As Colorado legislators seek solutions to the state’s affordable-housing crisis, the contrast between two proposals that played out Monday at the Capitol shows how wide a gulf there is between market- and government-centered proposals.
In the morning, the House, as expected, passed HB 1115, which would repeal the state’s 42-year-old ban on local laws that allow for rent control or rent stabilization. Approved on a 40-24 vote, with five Democrats joining all the chamber’s Republicans in opposing it, the high-profile bill faces a perilous path through the Senate, where one prominent Democrat predicted last week that it won’t make it out of the chamber.
In the afternoon, meanwhile, the Senate Finance Committee advanced with a bipartisan 9-2 vote HB 1189, which takes a very different approach to helping workers get into residences. Sponsored by Democratic Rep. Shannon Bird of Westminster and Republican Rep. Ron Weinberg of Loveland, the bill offers a 5% tax credit to employers who contribute as much as $100,000 a year to funds that will help their workers purchase a home.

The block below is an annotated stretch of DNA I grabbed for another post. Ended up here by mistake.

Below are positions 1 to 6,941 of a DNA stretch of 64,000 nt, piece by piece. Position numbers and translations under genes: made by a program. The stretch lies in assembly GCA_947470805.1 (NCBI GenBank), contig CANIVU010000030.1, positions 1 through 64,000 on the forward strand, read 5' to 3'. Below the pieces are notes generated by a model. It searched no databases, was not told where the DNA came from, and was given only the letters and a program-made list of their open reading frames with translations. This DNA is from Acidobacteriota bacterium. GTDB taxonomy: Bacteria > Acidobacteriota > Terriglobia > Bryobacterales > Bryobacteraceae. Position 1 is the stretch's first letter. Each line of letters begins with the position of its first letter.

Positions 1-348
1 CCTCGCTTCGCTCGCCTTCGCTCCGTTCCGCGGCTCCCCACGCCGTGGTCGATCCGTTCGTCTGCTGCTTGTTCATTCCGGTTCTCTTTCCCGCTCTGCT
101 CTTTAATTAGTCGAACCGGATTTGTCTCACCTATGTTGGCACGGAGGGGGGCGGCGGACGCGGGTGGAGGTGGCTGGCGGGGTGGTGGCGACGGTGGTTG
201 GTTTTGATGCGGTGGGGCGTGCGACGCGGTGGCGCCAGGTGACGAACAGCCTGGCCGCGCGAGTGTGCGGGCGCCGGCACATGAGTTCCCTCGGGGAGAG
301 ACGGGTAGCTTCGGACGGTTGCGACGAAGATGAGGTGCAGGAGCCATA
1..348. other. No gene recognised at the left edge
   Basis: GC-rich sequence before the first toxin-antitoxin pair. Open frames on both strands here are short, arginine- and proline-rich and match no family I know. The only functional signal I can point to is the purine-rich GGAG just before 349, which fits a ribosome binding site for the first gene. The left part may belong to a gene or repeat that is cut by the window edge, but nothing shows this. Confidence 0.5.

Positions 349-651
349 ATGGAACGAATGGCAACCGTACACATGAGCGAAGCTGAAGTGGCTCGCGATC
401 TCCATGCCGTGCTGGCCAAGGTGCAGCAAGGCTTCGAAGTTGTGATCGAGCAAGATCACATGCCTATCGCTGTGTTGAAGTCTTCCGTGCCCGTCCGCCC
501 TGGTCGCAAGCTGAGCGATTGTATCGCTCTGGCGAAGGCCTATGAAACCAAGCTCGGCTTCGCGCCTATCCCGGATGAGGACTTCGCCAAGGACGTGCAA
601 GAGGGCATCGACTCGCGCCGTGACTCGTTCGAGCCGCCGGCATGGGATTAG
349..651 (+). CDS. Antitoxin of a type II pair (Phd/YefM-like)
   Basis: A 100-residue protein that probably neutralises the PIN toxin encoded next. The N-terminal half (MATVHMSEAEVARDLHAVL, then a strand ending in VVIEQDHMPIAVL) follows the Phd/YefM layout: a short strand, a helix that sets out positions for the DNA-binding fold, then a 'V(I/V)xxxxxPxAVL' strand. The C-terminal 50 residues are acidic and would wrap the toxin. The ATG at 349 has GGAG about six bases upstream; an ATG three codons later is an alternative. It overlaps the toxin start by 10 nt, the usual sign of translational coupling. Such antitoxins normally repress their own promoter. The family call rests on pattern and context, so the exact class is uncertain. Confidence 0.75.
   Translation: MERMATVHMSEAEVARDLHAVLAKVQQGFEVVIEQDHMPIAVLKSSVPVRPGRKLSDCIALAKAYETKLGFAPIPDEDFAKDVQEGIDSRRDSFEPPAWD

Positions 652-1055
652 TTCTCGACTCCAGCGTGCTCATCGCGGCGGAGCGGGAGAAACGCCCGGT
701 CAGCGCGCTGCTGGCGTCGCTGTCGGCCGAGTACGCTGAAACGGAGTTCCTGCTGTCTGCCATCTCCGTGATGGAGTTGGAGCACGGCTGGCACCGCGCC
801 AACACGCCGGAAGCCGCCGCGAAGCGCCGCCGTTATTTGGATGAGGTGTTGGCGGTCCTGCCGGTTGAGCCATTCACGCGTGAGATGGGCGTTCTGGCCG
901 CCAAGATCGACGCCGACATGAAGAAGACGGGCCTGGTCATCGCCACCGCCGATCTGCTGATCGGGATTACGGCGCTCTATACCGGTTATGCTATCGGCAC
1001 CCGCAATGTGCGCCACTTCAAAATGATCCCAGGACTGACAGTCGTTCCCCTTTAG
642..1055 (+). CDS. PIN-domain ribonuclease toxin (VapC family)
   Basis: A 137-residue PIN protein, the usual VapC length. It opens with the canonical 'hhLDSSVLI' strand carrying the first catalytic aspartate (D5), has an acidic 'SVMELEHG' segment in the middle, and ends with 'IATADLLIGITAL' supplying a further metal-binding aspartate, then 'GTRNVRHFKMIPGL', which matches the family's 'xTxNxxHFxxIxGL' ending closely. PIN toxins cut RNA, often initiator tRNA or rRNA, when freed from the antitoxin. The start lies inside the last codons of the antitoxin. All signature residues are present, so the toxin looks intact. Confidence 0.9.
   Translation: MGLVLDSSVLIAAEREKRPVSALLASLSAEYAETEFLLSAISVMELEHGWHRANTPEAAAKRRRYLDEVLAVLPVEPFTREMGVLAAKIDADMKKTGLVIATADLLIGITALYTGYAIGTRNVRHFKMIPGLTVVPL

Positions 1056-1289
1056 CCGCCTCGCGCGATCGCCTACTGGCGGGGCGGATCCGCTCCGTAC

The rent-stabilization bill, which sponsoring Democratic Reps. Javier Mabrey of Denver and Elizabeth Velasco of Glenwood Springs emphasize is just an option for local governments to come up with innovative ways to attack rising housing prices, produced lengthy ideological debates over three days in committee and on the House floor. Opponents such as landlord groups and Republicans argued that other cities with similar policies have seen a slowdown in new construction and a pullback in apartment improvements as a result, while Mabrey insisted more tools are needed because “the market for rent is not fair right now.”
HB 1189, meanwhile, promises not a panacea but an incentive for employers to consider one more option that could differentiate themselves in today’s competitive recruitment and retention landscape and could help younger workers build equity for homes. Pressed on whether a 5% tax credit actually could create new behavior among employers who can offer home-buying help already, Upstate Colorado Economic Development President & CEO Rich Werner said that even that level of financial aid can incentivize decisions, much like enterprise-zone tax credits the state offers to push business to underdeveloped areas.